OLYMPICS: A NEW STORY TO TELL?

OLYMPICS: A NEW STORY TO TELL?

There is an image that has remained on my skin in this strange summer, in which I was taken by anything but the interest in the Olympics: Giammarco Tamberi and Mutaz Essa Barshim who share the podium (gold, high jump), without hesitation. The image is powerful, it tells of a sport that can be different from pure competition, it tells of the true essence of sport, where competition can leave room for the human relationship.

But to me, and perhaps not just to me, the image of those two guys embraced and excited, happy together, generous together, told me something else. Those two so different, black and white, with the same happiness in the eyes of those who have suffered and have succeeded and of those who feel together and not against each other, have told me of something that is possible and that, indeed, is already in place, integration, equality in diversity, an equality that is “normal” is not something strange or exceptional, it is what it must be, naturally.

Despite some “little” politicians, followed by equally “little” people or just frightened by internal monsters, want to tell the opposite, the reality is fortunately another, even in Italy. And the Olympics this year told us very clearly.

Cuba, Ethiopia, Canada, Moldova, Nigeria, Texas, Egypt, Romania, Tunisia, Russia, Ivory Coast, Sudan, Australia, South Africa, these are the countries of origin of 46 of the 384 athletes who represented Italy qualified at the 2021 Tokyo Olympics.

Forgive me if I don’t give exact numbers, I have never been particularly interested in sports and even this time has not been an exception, just a few lazy peeks occasionally… I have tried to find exact numbers online, but the information on the web seems to be swarming with data shot at random, in the enthusiasm of the “novelty”. On some pages we read that the 46 athletes of “acquired” Italian nationality represent 38% of the total participants… some say that instead they are 15%… If the numbers I report above are correct they are probably just under 12%… but it doesn’t matter, what matters is the image that came out of it: in this edition of the Olympics a different and new Italy has been told. Italians born abroad, Italians born in Italy but from foreign parents, Italians for marriage, Italians for adoption, “canonical” Italians, an image in its whole that’s powerful, beautiful and I want to say, free. But free from what?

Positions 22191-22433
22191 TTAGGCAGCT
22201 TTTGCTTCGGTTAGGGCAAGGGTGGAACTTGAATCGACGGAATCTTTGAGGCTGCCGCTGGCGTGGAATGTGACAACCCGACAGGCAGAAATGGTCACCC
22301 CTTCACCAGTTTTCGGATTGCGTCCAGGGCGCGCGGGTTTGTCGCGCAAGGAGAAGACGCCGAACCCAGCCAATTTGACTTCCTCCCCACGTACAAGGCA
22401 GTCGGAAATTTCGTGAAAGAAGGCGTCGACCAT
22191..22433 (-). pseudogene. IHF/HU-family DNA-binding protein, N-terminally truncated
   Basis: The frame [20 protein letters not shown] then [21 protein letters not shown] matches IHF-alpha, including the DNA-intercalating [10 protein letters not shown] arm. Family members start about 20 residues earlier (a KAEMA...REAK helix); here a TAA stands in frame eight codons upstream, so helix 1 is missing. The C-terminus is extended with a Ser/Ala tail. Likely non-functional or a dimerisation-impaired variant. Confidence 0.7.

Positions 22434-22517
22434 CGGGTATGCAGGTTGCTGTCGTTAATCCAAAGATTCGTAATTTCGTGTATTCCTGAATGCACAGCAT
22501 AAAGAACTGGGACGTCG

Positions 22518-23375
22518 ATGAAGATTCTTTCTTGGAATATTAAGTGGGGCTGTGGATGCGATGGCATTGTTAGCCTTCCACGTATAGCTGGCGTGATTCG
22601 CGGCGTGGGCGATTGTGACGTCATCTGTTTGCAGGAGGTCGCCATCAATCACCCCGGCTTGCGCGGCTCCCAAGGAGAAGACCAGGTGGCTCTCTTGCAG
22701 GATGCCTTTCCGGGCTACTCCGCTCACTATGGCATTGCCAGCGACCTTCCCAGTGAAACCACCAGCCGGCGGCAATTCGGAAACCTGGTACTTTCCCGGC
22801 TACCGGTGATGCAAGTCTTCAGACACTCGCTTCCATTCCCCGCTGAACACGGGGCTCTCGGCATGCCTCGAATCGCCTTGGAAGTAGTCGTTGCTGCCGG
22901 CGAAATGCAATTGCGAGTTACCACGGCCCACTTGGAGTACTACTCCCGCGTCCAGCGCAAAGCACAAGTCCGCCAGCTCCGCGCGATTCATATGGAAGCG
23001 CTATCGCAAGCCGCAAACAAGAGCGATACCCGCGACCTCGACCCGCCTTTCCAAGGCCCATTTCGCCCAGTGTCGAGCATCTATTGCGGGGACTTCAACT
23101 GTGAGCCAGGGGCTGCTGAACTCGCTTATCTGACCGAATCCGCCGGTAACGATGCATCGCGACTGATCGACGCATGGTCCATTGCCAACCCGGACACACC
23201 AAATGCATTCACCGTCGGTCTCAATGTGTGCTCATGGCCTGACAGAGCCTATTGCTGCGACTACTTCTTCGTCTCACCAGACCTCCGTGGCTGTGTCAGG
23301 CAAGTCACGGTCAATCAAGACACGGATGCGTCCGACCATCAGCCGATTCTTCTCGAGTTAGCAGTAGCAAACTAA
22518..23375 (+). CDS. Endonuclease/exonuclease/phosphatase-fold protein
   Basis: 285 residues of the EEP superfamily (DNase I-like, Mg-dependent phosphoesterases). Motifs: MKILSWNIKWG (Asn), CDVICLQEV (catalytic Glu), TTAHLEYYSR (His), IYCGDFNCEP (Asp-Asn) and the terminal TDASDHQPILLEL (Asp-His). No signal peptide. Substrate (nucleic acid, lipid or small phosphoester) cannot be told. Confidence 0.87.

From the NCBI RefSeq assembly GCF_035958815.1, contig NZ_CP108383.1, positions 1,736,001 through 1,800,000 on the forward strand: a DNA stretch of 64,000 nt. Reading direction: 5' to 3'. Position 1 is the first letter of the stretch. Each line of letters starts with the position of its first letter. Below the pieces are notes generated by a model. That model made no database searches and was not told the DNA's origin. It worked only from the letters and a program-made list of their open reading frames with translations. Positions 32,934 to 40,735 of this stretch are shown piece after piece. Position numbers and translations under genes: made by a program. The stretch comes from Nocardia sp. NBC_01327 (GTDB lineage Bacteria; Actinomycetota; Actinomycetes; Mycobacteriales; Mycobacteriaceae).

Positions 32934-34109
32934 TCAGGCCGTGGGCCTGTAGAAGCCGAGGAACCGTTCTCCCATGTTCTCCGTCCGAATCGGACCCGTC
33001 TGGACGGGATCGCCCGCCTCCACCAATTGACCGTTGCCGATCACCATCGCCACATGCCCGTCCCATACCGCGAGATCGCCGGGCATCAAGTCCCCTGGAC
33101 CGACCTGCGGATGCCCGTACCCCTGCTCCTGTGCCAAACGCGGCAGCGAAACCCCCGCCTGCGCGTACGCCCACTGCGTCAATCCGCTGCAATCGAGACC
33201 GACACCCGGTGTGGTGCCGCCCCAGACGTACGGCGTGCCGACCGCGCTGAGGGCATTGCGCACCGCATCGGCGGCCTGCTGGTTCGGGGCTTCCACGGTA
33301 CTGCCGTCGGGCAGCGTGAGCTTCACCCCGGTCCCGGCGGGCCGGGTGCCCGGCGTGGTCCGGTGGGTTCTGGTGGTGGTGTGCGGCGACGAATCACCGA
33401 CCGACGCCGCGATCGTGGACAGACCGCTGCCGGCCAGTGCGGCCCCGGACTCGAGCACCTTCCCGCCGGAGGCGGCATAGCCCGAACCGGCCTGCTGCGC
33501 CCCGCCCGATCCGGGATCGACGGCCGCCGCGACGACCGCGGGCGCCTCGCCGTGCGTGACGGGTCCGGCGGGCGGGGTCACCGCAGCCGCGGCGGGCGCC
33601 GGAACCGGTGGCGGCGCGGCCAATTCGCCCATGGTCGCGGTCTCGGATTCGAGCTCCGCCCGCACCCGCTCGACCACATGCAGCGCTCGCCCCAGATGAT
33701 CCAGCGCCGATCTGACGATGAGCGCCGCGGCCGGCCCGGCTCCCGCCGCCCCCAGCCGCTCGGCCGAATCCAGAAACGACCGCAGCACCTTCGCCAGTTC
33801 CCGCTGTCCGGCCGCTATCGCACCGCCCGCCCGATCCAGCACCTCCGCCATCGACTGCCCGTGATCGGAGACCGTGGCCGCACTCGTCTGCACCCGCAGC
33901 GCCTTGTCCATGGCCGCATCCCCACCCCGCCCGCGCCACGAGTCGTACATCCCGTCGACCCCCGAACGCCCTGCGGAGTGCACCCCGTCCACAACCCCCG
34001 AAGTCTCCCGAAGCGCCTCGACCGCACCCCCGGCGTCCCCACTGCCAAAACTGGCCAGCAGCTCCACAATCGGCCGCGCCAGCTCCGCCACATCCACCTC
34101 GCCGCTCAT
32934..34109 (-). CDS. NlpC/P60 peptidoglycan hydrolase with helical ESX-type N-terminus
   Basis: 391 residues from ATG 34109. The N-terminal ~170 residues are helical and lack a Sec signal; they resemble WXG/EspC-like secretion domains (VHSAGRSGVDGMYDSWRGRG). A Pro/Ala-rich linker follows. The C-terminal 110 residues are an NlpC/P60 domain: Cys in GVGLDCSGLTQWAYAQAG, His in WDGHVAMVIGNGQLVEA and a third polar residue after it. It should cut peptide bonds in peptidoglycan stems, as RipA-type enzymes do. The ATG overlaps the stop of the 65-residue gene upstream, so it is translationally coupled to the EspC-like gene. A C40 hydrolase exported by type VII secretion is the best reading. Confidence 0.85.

Probably I shouldn’t be so impressed, all this should be normal, multi-ethnic integration in a population should not surprise or constitute topic of discussion in the headlines of newspapers or in the distracted “bar chatter” of social media posts, it should not be a topic that sports or political leaders raise depending on the conveniences of the moment. And instead in Italy, where for the history of the country we were not “used” to consider as Italians people of different ethnic, cultural or geographical origins, we need the Olympics to realize how much the country has changed, how increasingly necessary it is to discuss citizenship rights even for those who were not born from (or adopted by) Italian parents.

How necessary it is to take note of a reality, a beautiful reality, and let ourselves dive with the same enthusiasm and spirit of belonging that makes us rejoice at every podium conquered by “our” athletes, regardless of their “origin”.

In short, I would like to say that the massive participation of Italian athletes for “adoption” (in the broad sense) has done nothing but highlight and strongly bring out a fact, namely that we live in a country that is in full change, the “revolution” of thought and practice is already in place, in everyday life, in the neighbourhoods, which begin to become full of colours, smells and new voices, in schools, in playgrounds, where children chase each other, they tumble, argue, and exchange gifts without seeing the colour of the skin or asking where the other was born or who their parents are.

And with this image of an Italy so “cosmopolitan” and integrated in my head, I wonder: from what we have separated or, at least, we are separating? What have we/are we throwing behind as a country, allowing us a greater beauty and intelligence? I don’t know, I can’t answer, but I know that I like this beauty and this intelligence so much and I wanted to tell them here, even if it’s just a start, they’re just the first steps of an uncertain child, Italy; but I like to think that this child can become a beautiful athlete and let us win the gold medal of fantasy and the ability for us all to be equal and different, and citizens of the world.

Luigia Lazzaro

Thanks to Chiara Fanasca for the translation of this article

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OLYMPICS: A NEW STORY TO TELL?